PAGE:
London Conference Week 2018 day one recap: ICE VOX

TAGs: ICE, ICE 2018, ICE Videos, ICE VOX, London Conference Week

Monday, February 5th 2018 marked the commencement of five hectic, consecutive days for thousands of professionals in the gambling industry; ICE Totally Gaming followed by the London Affiliate Conference, both taking place at ExCeL London.

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The first day of what has coined “London Conference Week” serves as the calm before the storm as ICE’s gigantic expo floor has yet to open.  ICE Vox opened its doors today, however, Clarion’s paid-for education program attached to ICE Totally Gaming, a deep-dive into critical issues the land-based and online industry is facing today.

“ICE Exhibition doesn’t open until tomorrow but we have already kicked off with ICE Vox which is a series of conferences that we offer throughout the three days, Monday, Tuesday, Wednesday”, shared Ewa Baken of Clarion Events.

“So today we had two conferences, International Casino Conference and World Regulatory Briefing and around 200 people are already here learning, networking.  I think with the keynote from the departing CEO of the UK Gambling Commission, that really set the tone and the scene for the conversation around the conferences and the seminars as well to follow on Tuesday and Wednesday”, she added.

Baken described ICE Vox as a series of conferences that are well-crafted and developed by Clarion’s internal team, examining business critical issues such as AI, Blockchain, sports betting in the US, expansion into new markets, data science, machine learning and so on.

ICE Totally Gaming’s free-to-attend seminars will focus on niche topics ranging from diversity to a seminar on Italy, a seminar on affiliate businesses and the changing landscape of affiliates, tribal gaming and more.

“There is a really huge educational offering of both paid for and for free here at ICE across the ICE Vox and ICE Seminars”, Baken said.

World Regulatory Briefing (WrB) Day 1 featured a “Future Tech and Regulations” roundtable session, including groups focused on Responsible Gambling Tech, Blockchain and Crypto-Currency, eSPorts and Skill-Based Gaming.  At the end of a thirty minute or so discussion at each table, key points were shared with the audience by moderators.  Some of the points are as follows:

Skill Gaming: There is no set definition of skill gaming, if there is no social aspect to the game, it won’t succeed.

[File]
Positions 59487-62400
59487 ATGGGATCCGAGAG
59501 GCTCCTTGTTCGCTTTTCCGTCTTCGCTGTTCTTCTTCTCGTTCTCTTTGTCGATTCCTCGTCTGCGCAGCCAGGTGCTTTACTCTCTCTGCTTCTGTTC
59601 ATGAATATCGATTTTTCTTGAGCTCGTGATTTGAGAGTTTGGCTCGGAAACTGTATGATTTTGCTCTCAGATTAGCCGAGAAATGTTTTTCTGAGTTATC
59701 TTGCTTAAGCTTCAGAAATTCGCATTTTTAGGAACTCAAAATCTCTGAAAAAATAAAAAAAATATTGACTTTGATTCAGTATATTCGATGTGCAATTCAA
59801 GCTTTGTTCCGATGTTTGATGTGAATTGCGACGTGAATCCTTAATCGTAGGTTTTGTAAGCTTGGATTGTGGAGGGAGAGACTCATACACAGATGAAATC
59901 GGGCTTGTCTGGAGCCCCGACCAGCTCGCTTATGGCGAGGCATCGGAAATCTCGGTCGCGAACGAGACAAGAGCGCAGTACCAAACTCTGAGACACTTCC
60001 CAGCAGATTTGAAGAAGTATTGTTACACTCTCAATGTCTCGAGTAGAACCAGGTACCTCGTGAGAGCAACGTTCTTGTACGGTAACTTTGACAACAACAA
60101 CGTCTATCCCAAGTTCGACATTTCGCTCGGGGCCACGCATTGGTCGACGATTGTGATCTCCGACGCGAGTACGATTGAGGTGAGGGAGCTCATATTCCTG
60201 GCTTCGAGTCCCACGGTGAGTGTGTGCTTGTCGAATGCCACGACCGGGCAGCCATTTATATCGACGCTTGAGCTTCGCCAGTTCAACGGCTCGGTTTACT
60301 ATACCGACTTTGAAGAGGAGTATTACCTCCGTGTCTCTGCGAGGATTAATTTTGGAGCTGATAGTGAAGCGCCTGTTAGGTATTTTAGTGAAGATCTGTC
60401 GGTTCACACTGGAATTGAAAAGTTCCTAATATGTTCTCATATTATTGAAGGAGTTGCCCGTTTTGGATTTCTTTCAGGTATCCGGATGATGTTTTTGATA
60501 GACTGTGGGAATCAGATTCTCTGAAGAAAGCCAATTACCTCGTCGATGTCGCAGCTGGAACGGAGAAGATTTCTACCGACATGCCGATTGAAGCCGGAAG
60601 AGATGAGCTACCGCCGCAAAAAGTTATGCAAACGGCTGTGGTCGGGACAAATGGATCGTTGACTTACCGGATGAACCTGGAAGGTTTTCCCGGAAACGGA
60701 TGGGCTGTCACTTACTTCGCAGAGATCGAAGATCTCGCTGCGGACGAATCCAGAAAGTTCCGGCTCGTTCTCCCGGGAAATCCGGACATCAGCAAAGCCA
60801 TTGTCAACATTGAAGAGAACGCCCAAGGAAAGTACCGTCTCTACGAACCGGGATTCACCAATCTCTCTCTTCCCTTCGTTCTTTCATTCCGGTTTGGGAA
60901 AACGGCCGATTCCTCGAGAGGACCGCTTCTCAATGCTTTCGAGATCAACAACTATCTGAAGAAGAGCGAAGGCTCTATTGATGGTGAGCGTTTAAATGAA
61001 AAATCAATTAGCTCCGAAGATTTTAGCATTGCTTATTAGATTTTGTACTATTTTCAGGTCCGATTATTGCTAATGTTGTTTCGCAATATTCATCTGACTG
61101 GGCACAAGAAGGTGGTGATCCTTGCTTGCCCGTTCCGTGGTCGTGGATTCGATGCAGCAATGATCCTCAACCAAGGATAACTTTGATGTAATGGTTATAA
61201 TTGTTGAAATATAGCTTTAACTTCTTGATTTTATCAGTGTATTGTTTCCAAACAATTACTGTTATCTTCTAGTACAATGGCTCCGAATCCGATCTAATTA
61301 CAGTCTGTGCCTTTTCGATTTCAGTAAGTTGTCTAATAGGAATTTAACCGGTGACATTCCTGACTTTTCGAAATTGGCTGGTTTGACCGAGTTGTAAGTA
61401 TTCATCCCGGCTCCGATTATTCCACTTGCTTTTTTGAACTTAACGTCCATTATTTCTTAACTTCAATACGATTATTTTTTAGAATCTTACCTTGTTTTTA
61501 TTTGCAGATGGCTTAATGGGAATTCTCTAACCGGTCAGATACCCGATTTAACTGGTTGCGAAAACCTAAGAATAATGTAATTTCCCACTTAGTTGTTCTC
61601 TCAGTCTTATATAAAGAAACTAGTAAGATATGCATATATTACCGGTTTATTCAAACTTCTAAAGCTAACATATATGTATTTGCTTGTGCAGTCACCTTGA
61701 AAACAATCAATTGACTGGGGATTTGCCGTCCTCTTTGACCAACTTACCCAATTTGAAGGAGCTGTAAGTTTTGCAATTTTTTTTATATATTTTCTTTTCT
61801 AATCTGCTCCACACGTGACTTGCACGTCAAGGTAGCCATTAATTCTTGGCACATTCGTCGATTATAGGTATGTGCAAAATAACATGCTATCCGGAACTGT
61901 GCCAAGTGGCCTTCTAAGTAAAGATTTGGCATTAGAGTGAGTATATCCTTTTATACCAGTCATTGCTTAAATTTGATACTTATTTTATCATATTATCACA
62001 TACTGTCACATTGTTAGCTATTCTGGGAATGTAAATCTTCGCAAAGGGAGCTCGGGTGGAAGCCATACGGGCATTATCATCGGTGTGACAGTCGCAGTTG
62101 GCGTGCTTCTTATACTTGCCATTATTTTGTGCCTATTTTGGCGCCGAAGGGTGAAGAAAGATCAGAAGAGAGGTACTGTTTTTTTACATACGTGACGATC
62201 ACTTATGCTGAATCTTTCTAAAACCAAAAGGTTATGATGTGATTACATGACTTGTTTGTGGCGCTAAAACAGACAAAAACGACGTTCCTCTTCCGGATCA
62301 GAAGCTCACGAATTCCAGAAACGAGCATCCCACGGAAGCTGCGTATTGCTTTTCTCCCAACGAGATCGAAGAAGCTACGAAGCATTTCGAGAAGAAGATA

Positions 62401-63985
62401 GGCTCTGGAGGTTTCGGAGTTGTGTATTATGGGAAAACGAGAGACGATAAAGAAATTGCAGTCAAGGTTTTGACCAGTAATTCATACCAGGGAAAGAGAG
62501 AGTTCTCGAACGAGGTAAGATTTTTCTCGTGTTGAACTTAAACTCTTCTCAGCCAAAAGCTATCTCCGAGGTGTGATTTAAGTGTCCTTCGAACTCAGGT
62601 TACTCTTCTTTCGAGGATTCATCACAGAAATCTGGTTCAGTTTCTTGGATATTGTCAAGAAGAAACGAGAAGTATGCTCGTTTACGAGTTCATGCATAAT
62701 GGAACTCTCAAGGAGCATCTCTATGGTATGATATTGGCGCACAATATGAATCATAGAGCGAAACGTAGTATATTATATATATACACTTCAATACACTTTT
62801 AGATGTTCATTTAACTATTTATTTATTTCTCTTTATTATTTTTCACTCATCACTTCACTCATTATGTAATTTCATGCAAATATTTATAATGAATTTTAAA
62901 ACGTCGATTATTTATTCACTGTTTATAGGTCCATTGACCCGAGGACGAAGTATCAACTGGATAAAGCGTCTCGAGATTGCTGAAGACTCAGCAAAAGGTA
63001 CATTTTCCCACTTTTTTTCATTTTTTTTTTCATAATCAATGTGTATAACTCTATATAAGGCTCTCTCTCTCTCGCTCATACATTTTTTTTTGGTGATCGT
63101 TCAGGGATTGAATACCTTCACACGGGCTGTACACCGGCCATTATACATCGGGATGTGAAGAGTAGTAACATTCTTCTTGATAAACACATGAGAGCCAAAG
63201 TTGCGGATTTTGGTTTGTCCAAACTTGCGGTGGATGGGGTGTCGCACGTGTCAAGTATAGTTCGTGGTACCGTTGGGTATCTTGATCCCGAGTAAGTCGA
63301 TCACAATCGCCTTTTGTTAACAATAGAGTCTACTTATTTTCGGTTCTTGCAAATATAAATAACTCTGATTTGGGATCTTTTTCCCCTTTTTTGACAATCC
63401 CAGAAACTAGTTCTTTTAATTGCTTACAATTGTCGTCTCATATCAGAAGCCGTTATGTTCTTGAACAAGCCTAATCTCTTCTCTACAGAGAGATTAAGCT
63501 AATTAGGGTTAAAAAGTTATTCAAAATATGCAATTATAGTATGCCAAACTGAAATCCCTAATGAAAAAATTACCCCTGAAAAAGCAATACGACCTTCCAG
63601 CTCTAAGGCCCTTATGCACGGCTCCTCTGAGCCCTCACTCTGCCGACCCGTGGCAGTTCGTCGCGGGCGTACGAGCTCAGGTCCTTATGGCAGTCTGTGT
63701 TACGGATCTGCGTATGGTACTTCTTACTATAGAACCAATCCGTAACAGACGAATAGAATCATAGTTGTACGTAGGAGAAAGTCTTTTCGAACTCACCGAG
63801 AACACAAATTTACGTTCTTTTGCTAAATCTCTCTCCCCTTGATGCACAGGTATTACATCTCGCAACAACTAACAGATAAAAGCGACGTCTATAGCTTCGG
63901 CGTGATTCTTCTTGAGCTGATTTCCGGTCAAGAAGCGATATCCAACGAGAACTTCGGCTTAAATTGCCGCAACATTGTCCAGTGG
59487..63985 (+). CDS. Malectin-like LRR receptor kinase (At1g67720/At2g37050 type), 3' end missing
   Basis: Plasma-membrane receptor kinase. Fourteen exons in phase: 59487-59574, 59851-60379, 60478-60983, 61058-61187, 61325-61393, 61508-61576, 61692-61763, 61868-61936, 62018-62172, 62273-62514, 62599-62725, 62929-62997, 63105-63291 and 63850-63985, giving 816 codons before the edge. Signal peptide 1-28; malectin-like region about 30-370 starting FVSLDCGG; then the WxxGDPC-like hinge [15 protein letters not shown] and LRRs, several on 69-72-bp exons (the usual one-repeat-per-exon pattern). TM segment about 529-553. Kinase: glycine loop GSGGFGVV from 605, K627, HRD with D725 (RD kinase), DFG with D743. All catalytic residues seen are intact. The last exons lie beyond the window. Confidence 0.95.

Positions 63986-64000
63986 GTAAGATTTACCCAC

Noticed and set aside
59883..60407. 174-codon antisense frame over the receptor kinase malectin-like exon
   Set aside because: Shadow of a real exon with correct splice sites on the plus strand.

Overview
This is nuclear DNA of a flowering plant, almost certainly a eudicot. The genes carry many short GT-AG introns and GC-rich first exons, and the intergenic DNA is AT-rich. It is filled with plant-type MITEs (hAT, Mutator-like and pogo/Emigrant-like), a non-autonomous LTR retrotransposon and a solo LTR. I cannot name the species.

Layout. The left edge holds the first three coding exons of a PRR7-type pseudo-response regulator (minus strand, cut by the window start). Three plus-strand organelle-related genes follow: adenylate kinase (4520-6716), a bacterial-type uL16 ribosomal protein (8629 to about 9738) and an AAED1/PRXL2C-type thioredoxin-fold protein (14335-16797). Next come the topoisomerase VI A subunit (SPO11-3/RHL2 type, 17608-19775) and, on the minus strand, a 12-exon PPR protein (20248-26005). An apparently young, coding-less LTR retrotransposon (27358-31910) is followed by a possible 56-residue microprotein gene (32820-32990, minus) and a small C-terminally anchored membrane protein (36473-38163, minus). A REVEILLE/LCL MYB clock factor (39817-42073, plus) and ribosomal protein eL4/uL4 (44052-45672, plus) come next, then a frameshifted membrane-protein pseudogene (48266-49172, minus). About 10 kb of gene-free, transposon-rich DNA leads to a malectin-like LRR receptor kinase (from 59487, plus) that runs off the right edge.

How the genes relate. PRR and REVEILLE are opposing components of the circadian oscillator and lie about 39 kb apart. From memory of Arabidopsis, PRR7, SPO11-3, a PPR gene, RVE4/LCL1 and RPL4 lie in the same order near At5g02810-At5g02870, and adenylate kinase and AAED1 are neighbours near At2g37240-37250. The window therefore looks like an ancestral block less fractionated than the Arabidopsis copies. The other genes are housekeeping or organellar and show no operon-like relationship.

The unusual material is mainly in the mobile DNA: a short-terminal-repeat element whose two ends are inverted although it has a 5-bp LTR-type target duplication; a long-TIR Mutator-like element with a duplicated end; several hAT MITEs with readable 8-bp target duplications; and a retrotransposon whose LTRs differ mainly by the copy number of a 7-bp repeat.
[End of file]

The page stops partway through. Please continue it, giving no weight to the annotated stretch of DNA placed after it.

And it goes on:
eSports: Self-regulation vs. regulation? Sport or not a sport?

Responsible Gambling Tech: Use of data and how that will play out, how to use data to potentially build credibility with consumers, what we might learn from other industries, fear of failure and what the regulatory impact or the impact on the consumer would be if you get it wrong.

Blockchain and cypto: In 2 to 3 years, will the technology be mainstream in gaming businesses?

Juan Espinosa Garcia, Ministry of Finance and Civil Service, moderated the Blockchain and crypto table on behalf of Spain’s gaming regulator.

“We think [Blockchain] is a very promising technology or backbone for the gaming systems and such platforms.  There are some inherent advantages of Blockchain that can be really interesting for the sector, the industry in terms of reputation, so transparency, how randomness can be guaranteed”, he said.

“We as regulators still need someone to deal with- an operator to deal with.  The moment people start to think of Blockchain as a way to get around the regulator, we don’t quite see it that way, we’re not so comfortable with this stance, so we’ll see what happens”, he said.

The International Casino Conference featured a “dream panel” covering regulatory challenges and M&A, including industry heavy-weights such as Jim Allen of Hard Rock and Gavin Isaacs of Scientific Games.

Both Allen and Isaacs agreed that the US regulators have “calmed down” in the past five or so years when it comes to grey markets and licensees who wish to acquire a company with a history in the grey market…now its possible to sit down with the regulator and talk about such issues.

“The regulatory environment is changing”, said Allen.

Isaacs when on to add that Scientific Games has over 300 licenses in America and confirmed regulators have a more “pragmatic view” today than in years before.

When it comes to ICE Totally Gaming specifically, Isaacs told he appreciates the display of innovation, especially for those companies who are licensed in highly regulated jurisdictions.

“Shows like this are very important because they showcase different areas of opportunity, innovation. A lot of what you see isn’t maybe approvable in many, many jurisdictions, but in some where you can try things, you can see whether things work, get feedback, and you can see some of the more cutting edge innovation that sometimes the regulated markets don’t get for quite a while”, he shared.


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